cover image THE STORY OF AMERICA: Freedom and Crisis from Settlement to Superpower

THE STORY OF AMERICA: Freedom and Crisis from Settlement to Superpower

Allen Weinstein, DK Publishing, . . DK, $35 (672pp) ISBN 978-0-7894-8903-6

An alternative title for this might be "The Treasury of American History" as it's an anthology of our nation's favorite stories: Lewis and Clark's expedition, Nat Turner' s revolt, Custer's last stand, Lindbergh's trans-Atlantic flight, and Nixon' s Watergate scandal. If the stories are familiar, the format—at least for the pre-Internet generation—is new. Adapting Web site dynamics to the printed page, the designers enhance the text with sidebars and photographic collages. The stories themselves mimic the skip-and-jump of Web narratives. Nat Turner's revolt opens with slaves plotting an uprising, then steps back to discuss the origins of slavery in the South before returning to the failed revolt and its aftermath. Readers with an above-average attention span may find the chronological shifts jolting and the cluttered pages distracting; but the book never becomes tiresome. Taken together, the stories advance two themes. Weinstein, who heads the Center for Democracy, portrays our nation's history as the crisis-ridden spread of freedom through American society and outward to rest of the world. At the same time, the authors emphasize the key role of individuals; the vivid profiles of Great Men (and Women), contributed by today's leading historians (such as Joseph Ellis and Geoffrey Ward), reinforce this message. With its lively storytelling and thorough coverage of our nation's first five centuries, this truly is a treasury. 2,000 illus. (Oct.)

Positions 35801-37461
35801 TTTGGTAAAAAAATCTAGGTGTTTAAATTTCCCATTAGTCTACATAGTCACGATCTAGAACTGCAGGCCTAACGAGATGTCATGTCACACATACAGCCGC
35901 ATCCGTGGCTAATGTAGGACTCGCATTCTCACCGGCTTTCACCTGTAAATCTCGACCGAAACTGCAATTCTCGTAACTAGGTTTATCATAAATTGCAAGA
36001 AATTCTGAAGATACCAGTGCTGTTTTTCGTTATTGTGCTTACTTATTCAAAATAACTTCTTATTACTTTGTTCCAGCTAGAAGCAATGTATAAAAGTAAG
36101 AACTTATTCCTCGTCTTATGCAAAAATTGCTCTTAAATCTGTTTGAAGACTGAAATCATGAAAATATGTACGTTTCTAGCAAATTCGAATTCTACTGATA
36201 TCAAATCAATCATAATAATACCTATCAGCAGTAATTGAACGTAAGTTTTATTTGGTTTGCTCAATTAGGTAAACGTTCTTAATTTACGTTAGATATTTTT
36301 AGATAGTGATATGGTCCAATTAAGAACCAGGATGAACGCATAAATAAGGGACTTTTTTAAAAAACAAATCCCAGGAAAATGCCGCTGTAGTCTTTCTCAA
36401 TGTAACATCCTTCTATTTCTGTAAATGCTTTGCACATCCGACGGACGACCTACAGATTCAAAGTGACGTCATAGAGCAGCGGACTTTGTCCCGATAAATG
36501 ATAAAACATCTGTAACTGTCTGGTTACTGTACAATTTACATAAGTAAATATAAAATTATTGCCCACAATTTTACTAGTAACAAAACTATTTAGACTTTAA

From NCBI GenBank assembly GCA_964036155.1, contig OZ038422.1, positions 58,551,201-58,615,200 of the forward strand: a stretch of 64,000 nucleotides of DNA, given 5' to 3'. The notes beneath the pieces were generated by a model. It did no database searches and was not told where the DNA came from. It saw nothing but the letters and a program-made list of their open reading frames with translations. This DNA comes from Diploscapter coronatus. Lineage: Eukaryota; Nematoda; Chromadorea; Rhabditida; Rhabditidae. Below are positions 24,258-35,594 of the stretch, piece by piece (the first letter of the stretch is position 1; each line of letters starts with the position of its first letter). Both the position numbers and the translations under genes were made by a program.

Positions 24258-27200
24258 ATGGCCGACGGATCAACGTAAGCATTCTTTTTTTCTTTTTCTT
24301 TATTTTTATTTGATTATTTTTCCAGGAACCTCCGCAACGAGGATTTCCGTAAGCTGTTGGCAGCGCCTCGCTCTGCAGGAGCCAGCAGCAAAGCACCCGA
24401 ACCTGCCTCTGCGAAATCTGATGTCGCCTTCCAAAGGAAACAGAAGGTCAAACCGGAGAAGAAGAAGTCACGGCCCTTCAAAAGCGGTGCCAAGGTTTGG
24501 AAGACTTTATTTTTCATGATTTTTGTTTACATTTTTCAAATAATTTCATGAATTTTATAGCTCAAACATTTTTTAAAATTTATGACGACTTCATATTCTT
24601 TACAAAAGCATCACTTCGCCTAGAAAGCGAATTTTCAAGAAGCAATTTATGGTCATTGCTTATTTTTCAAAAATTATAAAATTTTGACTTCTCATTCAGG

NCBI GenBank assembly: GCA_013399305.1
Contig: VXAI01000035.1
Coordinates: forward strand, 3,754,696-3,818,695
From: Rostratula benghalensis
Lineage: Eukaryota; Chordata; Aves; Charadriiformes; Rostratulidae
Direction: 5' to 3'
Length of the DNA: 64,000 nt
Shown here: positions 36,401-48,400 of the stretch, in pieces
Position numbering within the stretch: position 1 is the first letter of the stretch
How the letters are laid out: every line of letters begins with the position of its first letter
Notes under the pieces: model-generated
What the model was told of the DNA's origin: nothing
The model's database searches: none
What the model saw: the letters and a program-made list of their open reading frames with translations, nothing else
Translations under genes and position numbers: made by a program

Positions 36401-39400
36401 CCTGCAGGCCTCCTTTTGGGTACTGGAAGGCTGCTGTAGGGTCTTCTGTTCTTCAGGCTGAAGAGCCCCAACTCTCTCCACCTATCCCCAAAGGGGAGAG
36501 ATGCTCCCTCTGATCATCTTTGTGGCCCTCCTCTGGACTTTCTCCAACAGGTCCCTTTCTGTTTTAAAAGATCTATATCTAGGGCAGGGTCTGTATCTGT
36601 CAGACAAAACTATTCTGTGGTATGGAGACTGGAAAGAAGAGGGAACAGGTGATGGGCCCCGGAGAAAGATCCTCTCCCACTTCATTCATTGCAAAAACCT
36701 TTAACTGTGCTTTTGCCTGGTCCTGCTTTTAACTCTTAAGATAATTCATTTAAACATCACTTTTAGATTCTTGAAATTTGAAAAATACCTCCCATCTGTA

Forecast:Appealing as this volume is, it may have a tough time competing with Joy Hakim's Freedom: A History of US (an adult version of her acclaimed and bestselling children's series), available from Oxford University Press in October, which will receive major media coverage.